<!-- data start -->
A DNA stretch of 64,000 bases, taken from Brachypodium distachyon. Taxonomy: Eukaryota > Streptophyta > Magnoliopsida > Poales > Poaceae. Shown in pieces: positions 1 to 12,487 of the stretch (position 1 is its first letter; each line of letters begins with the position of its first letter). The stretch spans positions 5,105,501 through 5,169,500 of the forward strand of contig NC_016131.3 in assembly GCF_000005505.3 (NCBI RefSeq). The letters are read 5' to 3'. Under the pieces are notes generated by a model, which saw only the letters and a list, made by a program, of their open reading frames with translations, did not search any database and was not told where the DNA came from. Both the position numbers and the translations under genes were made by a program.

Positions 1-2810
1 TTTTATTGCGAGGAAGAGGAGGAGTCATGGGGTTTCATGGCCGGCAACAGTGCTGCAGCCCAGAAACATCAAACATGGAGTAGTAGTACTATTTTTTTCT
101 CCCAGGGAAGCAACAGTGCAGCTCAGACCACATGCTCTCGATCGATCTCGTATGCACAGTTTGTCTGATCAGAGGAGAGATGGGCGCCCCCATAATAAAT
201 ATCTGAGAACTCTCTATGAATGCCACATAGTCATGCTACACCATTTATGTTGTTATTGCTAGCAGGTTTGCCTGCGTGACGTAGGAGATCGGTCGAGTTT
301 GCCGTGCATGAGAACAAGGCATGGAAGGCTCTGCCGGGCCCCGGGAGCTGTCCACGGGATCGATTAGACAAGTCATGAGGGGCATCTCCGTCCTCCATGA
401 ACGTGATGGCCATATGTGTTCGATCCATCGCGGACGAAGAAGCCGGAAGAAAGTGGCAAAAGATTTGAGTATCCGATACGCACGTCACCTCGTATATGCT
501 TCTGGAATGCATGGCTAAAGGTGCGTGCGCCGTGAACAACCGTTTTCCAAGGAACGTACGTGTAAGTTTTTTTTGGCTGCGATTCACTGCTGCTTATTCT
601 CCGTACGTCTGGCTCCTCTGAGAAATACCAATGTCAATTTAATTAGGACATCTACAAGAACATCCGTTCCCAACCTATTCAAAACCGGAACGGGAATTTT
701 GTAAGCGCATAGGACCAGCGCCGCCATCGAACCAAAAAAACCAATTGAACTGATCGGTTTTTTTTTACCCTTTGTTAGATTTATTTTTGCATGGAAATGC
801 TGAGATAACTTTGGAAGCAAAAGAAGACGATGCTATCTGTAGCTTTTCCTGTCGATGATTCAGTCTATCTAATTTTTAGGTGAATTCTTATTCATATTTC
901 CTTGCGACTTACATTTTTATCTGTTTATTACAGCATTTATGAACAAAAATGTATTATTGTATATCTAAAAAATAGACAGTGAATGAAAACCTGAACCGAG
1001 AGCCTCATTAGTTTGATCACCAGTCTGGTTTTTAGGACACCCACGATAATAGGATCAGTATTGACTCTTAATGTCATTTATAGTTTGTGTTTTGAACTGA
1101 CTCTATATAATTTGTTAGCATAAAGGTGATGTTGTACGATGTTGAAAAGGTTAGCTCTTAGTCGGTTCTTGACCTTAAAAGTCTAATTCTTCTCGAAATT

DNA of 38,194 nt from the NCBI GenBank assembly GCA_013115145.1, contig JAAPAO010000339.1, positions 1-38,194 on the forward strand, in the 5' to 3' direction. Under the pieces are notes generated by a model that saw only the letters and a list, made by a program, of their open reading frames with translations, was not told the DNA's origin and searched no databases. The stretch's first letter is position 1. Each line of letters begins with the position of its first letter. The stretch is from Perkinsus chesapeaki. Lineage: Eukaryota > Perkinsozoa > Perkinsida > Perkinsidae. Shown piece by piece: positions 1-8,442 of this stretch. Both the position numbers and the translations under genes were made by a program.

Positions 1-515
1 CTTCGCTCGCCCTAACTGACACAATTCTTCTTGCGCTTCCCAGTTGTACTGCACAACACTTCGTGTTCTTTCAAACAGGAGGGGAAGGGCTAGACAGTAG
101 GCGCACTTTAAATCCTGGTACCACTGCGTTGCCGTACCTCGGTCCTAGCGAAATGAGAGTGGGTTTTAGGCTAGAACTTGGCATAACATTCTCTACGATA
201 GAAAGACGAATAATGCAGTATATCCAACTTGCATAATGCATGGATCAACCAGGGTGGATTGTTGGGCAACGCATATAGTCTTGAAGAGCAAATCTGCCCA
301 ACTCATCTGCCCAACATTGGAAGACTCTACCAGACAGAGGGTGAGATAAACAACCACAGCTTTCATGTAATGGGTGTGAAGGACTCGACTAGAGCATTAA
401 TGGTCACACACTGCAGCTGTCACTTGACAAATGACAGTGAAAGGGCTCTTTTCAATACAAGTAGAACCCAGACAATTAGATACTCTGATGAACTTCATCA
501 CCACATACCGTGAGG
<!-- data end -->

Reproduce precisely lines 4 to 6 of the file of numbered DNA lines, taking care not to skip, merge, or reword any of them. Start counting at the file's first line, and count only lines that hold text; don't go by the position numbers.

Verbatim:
101 CCCAGGGAAGCAACAGTGCAGCTCAGACCACATGCTCTCGATCGATCTCGTATGCACAGTTTGTCTGATCAGAGGAGAGATGGGCGCCCCCATAATAAAT
201 ATCTGAGAACTCTCTATGAATGCCACATAGTCATGCTACACCATTTATGTTGTTATTGCTAGCAGGTTTGCCTGCGTGACGTAGGAGATCGGTCGAGTTT
301 GCCGTGCATGAGAACAAGGCATGGAAGGCTCTGCCGGGCCCCGGGAGCTGTCCACGGGATCGATTAGACAAGTCATGAGGGGCATCTCCGTCCTCCATGA